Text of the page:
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Lookup NU author(s): Emeritus Professor Harry Gilbert
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Background: Arabinanases are key enzymes involved in hemicellulose degradation. Results: Crystallographic, mutational, and biochemical assays of three arabinanases reveal the molecular mechanisms governing their catalysis and activation. Conclusion: Accessory domain and metal ion are essential for catalysis. Structural adaptations in the catalytic interface confer unique action modes to ruminal arabinanases. Significance: This work provides new molecular strategies for arabinan hydrolysis.Arabinanases (ABNs, EC 18.104.22.168) are promising catalysts for environmentally friendly biomass conversion into energy and chemicals. These enzymes catalyze the hydrolysis of the -1,5-linked l-arabinofuranoside backbone of plant cell wall arabinans releasing arabino-oligosaccharides and arabinose, the second most abundant pentose in nature. In this work, new findings about the molecular mechanisms governing activation, functional differentiation, and catalysis of GH43 ABNs are presented. Biophysical, mutational, and biochemical studies with the hyperthermostable two-domain endo-acting ABN from Thermotoga petrophila (TpABN) revealed how some GH43 ABNs are activated by calcium ions via hyperpolarization of the catalytically relevant histidine and the importance of the ancillary domain for catalysis and conformational stability. On the other hand, the two GH43 ABNs from rumen metagenome, ARN2 and ARN3, presented a calcium-independent mechanism in which sodium is the most likely substituent for calcium ions. The crystal structure of the two-domain endo-acting ARN2 showed that its ability to efficiently degrade branched substrates is due to a larger catalytic interface with higher accessibility than that observed in other ABNs with preference for linear arabinan. Moreover, crystallographic characterization of the single-domain exo-acting ARN3 indicated that its cleavage pattern producing arabinose is associated with the chemical recognition of the reducing end of the substrate imposed by steric impediments at the aglycone-binding site. By structure-guided rational design, ARN3 was converted into a classical endo enzyme, confirming the role of the extended Arg(203)-Ala(230) loop in determining its action mode. These results reveal novel molecular aspects concerning the functioning of GH43 ABNs and provide new strategies for arabinan degradation.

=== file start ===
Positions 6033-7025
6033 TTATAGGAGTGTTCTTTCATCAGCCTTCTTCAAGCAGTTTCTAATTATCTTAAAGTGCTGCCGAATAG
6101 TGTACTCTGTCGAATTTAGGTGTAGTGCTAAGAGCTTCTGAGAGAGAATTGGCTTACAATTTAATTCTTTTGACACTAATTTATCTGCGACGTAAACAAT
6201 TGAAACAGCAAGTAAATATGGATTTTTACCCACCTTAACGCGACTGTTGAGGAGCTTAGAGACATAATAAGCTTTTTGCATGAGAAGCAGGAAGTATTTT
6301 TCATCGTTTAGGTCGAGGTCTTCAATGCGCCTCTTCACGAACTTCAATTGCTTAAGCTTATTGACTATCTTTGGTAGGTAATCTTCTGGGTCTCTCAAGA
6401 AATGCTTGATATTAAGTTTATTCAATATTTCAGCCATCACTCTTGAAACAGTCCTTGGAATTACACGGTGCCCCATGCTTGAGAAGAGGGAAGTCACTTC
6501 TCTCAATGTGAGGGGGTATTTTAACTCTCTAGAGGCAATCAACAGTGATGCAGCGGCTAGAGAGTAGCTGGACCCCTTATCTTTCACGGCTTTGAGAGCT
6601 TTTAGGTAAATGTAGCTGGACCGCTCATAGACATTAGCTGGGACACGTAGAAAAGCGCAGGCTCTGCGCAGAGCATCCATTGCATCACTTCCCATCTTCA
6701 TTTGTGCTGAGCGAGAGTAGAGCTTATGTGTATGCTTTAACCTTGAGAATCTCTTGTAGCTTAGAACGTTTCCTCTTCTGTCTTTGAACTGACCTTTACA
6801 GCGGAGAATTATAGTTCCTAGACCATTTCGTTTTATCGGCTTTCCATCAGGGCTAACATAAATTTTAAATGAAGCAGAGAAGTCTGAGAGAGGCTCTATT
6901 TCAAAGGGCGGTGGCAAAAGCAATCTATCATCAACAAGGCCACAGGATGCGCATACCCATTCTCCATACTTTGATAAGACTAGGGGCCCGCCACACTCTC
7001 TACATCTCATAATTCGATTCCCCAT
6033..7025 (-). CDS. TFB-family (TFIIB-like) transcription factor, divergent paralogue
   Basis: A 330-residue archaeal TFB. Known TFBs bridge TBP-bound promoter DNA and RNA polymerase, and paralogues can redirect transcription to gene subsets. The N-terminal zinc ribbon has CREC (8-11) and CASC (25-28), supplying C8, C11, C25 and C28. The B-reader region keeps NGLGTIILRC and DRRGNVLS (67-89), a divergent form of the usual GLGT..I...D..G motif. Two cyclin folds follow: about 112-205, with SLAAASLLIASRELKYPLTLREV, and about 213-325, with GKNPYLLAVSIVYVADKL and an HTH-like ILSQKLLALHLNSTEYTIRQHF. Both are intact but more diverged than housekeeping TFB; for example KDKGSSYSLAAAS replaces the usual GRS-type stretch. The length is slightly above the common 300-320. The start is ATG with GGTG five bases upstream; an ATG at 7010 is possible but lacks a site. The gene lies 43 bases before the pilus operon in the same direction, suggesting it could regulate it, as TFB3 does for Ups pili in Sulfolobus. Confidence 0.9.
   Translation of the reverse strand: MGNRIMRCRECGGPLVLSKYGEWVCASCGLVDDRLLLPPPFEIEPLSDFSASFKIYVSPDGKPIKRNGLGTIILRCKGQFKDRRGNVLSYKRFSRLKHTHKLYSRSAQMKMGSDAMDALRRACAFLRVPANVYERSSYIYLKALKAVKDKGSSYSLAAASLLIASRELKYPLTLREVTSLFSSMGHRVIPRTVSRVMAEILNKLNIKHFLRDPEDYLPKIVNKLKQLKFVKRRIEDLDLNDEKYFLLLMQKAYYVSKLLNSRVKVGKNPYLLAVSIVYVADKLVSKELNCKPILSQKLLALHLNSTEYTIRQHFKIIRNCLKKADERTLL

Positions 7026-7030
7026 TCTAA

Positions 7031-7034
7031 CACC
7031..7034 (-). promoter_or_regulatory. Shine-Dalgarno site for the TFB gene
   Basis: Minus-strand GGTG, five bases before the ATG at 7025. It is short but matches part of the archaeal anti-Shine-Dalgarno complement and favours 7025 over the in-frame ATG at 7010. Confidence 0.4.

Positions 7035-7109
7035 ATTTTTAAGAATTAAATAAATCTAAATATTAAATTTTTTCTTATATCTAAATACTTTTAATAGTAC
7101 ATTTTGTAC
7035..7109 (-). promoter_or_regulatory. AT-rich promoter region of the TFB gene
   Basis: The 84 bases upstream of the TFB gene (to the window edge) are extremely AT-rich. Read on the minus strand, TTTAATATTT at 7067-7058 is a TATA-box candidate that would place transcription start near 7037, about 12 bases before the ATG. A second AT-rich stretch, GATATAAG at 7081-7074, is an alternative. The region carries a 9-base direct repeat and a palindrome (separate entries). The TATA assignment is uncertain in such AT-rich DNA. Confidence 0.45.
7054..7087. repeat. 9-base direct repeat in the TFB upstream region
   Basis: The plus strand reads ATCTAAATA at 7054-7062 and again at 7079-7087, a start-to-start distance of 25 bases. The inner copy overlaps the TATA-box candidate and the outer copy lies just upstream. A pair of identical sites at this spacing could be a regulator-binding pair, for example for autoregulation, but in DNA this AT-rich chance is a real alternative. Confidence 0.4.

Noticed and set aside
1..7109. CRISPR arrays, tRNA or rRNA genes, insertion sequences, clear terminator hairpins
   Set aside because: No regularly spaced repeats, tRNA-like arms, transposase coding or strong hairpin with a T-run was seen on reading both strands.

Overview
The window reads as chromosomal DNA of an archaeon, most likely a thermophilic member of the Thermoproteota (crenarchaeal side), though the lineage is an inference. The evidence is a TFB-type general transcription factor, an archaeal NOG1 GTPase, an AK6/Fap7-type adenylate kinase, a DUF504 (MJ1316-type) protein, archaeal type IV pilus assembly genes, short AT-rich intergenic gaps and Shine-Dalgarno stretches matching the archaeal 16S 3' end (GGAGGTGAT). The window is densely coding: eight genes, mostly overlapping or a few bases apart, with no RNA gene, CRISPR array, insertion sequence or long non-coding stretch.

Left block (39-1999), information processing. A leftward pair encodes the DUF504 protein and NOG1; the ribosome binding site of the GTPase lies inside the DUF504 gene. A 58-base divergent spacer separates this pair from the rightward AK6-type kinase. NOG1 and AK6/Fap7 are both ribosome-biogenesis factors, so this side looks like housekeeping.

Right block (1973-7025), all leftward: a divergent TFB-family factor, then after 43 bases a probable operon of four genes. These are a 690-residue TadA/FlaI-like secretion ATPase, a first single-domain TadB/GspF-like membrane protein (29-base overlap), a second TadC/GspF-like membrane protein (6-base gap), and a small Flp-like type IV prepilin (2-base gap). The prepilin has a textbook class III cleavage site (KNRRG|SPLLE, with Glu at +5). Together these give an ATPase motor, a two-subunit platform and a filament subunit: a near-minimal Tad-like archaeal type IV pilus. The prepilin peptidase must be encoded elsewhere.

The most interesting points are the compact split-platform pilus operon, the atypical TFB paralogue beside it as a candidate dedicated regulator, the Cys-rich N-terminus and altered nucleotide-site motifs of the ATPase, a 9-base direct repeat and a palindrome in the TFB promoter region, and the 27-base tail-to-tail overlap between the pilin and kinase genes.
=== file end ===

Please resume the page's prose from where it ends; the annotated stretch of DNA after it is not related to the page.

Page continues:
Author(s): Santos CR, Polo CC, Costa MCMF, Nascimento AFZ, Meza AN, Cota J, Hoffmam ZB, Honorato RV, Oliveira PSL, Goldman GH, Gilbert HJ, Prade RA, Ruller R, Squina FM, Wong DWS, Murakami MT
Publication type: Article
Publication status: Published
Journal: Journal of Biological Chemistry
Print publication date: 14/03/2014
Online publication date: 27/01/2014
Acceptance date: 14/01/2014
ISSN (print): 0021-9258
ISSN (electronic): 1083-351X
Publisher: American Society for Biochemistry and Molecular Biology, Inc.
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